Warren Manzi - Playwright
Warren Manzi, author of the longest running play in NYC history, Perfect Crime, died on February 11, 2016 in Lawrence Massachusetts after a brief illness. Born in Lawrence Massachusetts in 1955, Manzi was a playwright, actor and director. In 1980, while playing Mozart on Broadway in Amadeus, Warren Manzi wrote his first full-length play, Perfect Crime. The play was optioned for Broadway by Morton Gottlied making Warren - then, age twenty-five - the youngest American ever to have a play optioned for Broadway. Within a year, Mr. Manzi was hired by Universal Studios to write the screenplay for Clue, and was paid what was believed to be then (1981) the largest amount ever paid for a first screenplay.
Perfect Crime has played Off-Broadway since April 18, 1987. In addition, Manzi wrote and directed Cleo Liberman’s All Girl Review, The Award and Other Plays, and Stages, all of which have been produced in New York.
When it first opened in April of 1987, Perfect Crime ran over two and a half hours. Manzi would frequently sit in the theater and listen to audience response and rewrite almost every night for several years, correcting confusing passages, editing unnecessary information and making the show tighter. Actors would get rewrites sometimes daily – even occasionally at intermission. The play now runs one hour and fifty minutes and until the day he died, Manzi checked on the running time of scenes to make sure the actors were keeping up the pace.
The show has a reputation for being confusing but fans often congregate in the lobby exchanging ideas about clues and then checking to see if they are correct with the “Perfect Crime Answer Key” handed out after the show to interested audience members.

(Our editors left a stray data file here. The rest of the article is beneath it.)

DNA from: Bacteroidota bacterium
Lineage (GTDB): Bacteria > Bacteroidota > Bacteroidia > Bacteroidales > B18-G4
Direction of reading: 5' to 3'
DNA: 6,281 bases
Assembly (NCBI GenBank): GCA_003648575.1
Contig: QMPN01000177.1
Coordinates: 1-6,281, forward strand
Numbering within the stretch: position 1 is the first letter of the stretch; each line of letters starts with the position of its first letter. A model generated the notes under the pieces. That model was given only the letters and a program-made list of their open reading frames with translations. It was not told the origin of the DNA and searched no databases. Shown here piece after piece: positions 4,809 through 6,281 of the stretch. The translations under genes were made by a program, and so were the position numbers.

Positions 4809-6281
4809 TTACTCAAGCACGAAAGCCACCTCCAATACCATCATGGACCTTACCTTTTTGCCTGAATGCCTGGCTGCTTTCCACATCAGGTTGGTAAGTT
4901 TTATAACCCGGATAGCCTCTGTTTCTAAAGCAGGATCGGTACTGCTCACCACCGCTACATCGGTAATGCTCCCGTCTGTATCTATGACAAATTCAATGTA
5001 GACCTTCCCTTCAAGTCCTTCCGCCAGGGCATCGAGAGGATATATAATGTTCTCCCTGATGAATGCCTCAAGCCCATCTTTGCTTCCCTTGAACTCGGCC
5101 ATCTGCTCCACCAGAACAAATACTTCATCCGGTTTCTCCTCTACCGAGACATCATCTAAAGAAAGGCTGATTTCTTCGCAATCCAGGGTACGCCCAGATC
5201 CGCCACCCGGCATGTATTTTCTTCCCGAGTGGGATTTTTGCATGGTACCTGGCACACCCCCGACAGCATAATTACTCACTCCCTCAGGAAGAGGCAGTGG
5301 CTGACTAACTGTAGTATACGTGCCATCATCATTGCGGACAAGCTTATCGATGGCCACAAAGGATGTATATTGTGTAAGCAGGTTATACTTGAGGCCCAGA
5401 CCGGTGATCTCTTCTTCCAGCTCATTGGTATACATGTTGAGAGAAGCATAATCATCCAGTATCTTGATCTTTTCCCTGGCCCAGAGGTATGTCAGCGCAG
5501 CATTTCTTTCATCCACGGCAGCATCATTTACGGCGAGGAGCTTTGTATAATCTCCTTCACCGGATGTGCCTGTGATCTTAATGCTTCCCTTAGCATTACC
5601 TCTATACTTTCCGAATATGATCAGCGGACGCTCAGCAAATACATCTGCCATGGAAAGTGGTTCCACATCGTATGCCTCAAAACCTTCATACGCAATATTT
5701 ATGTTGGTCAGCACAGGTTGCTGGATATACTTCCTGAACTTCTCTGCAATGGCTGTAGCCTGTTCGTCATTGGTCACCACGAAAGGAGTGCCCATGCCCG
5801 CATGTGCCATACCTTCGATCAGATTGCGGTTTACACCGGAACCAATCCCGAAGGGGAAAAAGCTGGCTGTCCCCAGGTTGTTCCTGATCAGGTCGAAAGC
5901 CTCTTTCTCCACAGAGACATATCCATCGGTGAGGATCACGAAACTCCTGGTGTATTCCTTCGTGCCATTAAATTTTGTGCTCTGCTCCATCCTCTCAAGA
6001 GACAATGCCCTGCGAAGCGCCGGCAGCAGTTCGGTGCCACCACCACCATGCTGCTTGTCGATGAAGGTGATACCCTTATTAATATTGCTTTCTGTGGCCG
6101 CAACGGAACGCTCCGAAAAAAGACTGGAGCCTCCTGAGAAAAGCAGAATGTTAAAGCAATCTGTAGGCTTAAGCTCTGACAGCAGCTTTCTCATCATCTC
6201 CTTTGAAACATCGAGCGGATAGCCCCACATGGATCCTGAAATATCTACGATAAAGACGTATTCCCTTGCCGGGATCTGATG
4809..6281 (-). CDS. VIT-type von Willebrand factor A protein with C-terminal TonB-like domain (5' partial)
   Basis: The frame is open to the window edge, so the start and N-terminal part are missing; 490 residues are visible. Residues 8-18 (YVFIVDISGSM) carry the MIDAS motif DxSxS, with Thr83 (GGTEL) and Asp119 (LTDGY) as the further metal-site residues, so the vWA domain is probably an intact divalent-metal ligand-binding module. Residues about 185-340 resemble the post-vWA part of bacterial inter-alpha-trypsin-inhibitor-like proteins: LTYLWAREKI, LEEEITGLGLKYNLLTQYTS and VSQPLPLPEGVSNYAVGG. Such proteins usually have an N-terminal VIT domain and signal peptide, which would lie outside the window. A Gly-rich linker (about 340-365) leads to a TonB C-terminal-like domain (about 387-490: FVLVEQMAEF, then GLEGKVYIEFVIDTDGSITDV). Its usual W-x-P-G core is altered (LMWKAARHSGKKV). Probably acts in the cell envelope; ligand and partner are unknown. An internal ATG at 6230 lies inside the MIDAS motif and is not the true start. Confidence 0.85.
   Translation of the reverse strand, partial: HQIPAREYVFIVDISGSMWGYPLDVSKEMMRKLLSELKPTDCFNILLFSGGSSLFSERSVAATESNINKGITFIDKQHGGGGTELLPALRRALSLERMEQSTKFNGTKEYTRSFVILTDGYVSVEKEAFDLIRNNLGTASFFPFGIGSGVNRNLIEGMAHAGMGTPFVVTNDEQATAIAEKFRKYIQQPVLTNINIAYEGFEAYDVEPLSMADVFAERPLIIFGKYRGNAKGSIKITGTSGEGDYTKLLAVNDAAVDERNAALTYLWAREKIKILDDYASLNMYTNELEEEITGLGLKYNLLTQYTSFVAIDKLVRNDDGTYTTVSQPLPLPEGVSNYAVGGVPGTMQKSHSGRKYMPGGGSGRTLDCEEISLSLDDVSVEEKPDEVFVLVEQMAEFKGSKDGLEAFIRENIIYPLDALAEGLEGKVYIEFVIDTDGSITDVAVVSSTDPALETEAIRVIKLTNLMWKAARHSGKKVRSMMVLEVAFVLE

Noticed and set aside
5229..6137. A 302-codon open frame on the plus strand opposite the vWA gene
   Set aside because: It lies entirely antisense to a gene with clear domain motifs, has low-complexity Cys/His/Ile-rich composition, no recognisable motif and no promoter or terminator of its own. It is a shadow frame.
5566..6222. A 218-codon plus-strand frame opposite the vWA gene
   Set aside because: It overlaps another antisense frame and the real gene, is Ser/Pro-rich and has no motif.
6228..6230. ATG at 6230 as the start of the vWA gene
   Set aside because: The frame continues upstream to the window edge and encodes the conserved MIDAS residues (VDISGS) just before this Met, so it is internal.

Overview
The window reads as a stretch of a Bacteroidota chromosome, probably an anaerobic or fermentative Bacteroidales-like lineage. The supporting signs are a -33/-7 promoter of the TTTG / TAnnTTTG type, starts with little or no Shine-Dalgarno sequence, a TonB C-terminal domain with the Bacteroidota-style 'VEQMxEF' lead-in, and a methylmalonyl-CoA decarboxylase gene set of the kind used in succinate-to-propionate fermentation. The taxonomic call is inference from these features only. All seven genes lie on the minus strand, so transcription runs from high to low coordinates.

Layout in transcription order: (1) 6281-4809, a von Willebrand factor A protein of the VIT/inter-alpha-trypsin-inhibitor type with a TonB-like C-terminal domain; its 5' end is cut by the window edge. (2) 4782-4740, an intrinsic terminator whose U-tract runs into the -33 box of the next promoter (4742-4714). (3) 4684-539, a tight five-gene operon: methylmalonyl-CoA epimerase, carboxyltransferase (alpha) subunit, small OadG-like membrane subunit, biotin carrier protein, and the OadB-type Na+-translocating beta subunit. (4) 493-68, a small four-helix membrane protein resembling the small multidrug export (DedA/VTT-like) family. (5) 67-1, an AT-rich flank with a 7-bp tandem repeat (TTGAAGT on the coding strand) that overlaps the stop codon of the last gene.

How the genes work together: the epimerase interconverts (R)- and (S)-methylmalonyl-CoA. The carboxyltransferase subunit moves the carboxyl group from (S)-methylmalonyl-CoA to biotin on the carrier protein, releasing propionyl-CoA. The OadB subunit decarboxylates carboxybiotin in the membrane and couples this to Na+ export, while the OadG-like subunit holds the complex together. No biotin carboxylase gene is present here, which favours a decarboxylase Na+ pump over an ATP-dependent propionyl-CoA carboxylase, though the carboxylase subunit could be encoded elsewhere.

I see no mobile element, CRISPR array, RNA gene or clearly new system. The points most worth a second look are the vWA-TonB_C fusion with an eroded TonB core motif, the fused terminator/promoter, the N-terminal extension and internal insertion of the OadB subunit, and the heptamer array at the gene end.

In addition, Mr. Manzi directed Matt Cutugno's Incommunicado, Three Sisters, the world premieres of Kurt Vonnegut, Jr.'s Between Time and Timbuktu and Samm-Art Williams' Cork, and George Kaiser's From Morning to Midnight, Keith Reddin's Rum & Coke, Heathcote Williams' The Local Stigmatic, and Durrenmatt's The Visit.
Manzi was a 1980 graduate of the Yale School of Drama. He appeared on Broadway in Amadeus and in the films Nuts, The Manhattan Project, and The Defection of Simas Kurdika. He was the Artistic Director of the Actors Collective for many years. When he died he was working on a novel and several short stories.
Armand Michael Hyatt - Executive Producer
This first-time producer from Massachusetts introduces himself as the oldest of seven children and the father of four. Following his graduation from Boston College (1973) and University of San Diego School of Law (1976), Armand has worked in private law practice in hte immigrant City of Lawrence, where all four of his grandparents had come (two from Italy, two from Syria) to work in the riverfront textile mills around the time of the historic labor strike (dubbed "Bread and Roses"). His work as a lawyer has focused on the struggles o the disenfranchised, particularly in the area of affordable housing.
As a rookie executive producer, Armand has succeeded in producing affordable theatre in Manhattan, with PERFECT CRIME having become the longest-running play in New York theatre history, ever. Armand is the first to admit that his participation in this historic accomplishment may be blessed with some beginner's luck- connecting with teammates like Warren Manzi, Jay Stone, Jeffrey Hyatt and Catherine Russell.
While Armand acknowledges the benefit of his own instincts and judgement in assessing dramatic material, he gives the lion's share o the credit to the adaptability of the artistic team in making the historic run possible. With author Warren Manzi's openness to a collaborative approach with Armand about ongoing creative aspects, Armand has worked with Warren on other projects in the realms of both theatre and film. As Warren's legal counsel, Armand is equipped with various dramatic works authored by Warren to present at the right time for the right deal.